Artist Ray Valdez tells the story of his homeland and his people
Ray Valdez, a tall man of Aztec heritage, has long black hair and eyes that say, “I have seen much and learned much. Let me tell you my story.”
Valdez tells that story in Native Journeys, an exhibition now on display at Silver State Gallery. His artistic tale weaves the complex fates of wilderness, wildlife and humankind. It weaves ancient ritual and modern rite. It weaves the openly pained past and the discretely troubled present of Native American politics.
From the eyes of someone rarely exposed to Native American culture and the political controversies that surround it still, this tale may be hard to understand. “Women’s Spirit” (giclee on canvas), for example, seems at first a simple portrayal of a tribal ritual. Indian women in native dress stand in the foreground, their backs to us. Above them spreads a serene, cloudless blue sky. A closer look reveals other Native Americans at a distance, also participating in the ritual. Someone in the crowd holds an American flag turned upside down.
“I painted the flag not as a racial statement, but to create awareness, so that people will stop and say, ‘OK, what’s not right with this country, with the government?’ “ Valdez says.
The inverted flag, Valdez says, calls attention to the difficult relations between the American government and the Native American peoples. It reminds us that America is not perfect and that we must continuously look toward change. Valdez says that when looking at the painting, one must not read the flag as a message in itself; one must also look to the feathers worn by the tribal women, which symbolize hope, reform and the triumph of goodness.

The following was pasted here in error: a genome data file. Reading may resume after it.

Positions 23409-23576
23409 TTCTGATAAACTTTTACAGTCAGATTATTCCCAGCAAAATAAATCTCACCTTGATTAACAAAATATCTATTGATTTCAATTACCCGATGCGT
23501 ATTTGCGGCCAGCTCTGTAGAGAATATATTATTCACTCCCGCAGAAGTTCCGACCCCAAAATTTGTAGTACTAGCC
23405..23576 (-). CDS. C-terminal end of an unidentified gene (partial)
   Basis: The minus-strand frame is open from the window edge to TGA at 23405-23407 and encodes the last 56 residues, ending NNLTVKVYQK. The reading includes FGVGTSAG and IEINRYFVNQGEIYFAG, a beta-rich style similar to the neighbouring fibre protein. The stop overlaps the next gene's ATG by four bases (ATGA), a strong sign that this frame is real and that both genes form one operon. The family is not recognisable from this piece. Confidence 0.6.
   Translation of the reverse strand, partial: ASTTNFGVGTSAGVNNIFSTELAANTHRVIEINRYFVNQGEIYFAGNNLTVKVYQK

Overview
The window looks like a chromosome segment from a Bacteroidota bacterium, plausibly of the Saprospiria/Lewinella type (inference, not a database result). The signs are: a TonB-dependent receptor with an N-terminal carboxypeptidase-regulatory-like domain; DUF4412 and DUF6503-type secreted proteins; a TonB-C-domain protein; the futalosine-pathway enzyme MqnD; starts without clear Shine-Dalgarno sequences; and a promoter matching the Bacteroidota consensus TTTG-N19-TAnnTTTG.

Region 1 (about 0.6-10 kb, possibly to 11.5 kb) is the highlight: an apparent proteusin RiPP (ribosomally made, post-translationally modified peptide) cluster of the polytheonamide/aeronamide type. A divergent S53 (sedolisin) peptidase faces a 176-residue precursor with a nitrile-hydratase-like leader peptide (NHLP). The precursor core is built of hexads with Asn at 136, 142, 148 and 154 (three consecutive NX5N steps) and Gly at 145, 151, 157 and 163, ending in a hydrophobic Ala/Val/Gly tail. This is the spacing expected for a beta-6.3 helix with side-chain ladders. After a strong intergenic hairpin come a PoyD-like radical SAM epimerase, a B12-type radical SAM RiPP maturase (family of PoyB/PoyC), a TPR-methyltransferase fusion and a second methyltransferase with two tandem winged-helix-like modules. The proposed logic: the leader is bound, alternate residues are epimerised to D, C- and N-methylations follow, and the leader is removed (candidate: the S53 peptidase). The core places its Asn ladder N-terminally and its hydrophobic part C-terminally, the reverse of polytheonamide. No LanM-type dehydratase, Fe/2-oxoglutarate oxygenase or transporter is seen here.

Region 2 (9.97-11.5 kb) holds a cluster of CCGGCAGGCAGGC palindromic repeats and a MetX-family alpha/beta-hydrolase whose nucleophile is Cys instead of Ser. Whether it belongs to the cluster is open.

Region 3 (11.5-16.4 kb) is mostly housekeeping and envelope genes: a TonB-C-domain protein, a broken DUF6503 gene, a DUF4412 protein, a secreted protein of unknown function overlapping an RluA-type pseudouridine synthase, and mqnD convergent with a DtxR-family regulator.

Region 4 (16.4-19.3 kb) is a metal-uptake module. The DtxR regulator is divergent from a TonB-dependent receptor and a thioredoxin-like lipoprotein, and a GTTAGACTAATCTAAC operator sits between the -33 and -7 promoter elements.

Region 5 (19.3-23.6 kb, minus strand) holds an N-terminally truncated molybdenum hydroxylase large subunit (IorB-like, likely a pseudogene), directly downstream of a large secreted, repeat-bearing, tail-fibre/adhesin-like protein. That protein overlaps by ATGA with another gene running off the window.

“If there’s something wrong, it’s about making it better … I’m totally grateful to be an American, but I’m not the kind of person who just sits back,” he says. “We need to strive for change.”
Valdez says that his art covers three major themes: Native American culture, as seen above, wildlife and the self-portrait.
Valdez’s “Self-Portrait” (giclee on canvas) reveals, quite literally, two different sides of the artist. The painting shows only a small part of Valdez’s face; his face and shoulder are turned to the right, as if he is moving away from the viewer, fleeing his own canvas. His eyes are already out of the picture—one can barely see the edge of his dark sunglasses. Valdez says that his diminishing form and averted gaze signal his own inner journey; he is retreating from the here and now to go searching for something higher, or deeper.
The canvas space left by Valdez’s diminished presence, however, is occupied with a large turquoise handprint. Many of Valdez’s paintings are marked with his handprint. Works with a red handprint signify “the red nation,” and pieces with a white handprint signify white people. Blue handprints signify what Valdez calls “the human factor,” and turquoise signifies “the sacred mineral.”
“Self-Portrait” displays a powerful substitution of symbol for self. By balancing his image with this “mark of humanity,” the handprint, Valdez is framing himself in a larger context, revealing his connection to the Earth, but also his kinship with native and non-native peoples everywhere.
Valdez’s personal story, like the story of his people, is complex and often difficult to understand. With a little patience, however, his message comes into focus, and we can see then how far we have come on our native (and non-native) journeys, and how far we still need to travel.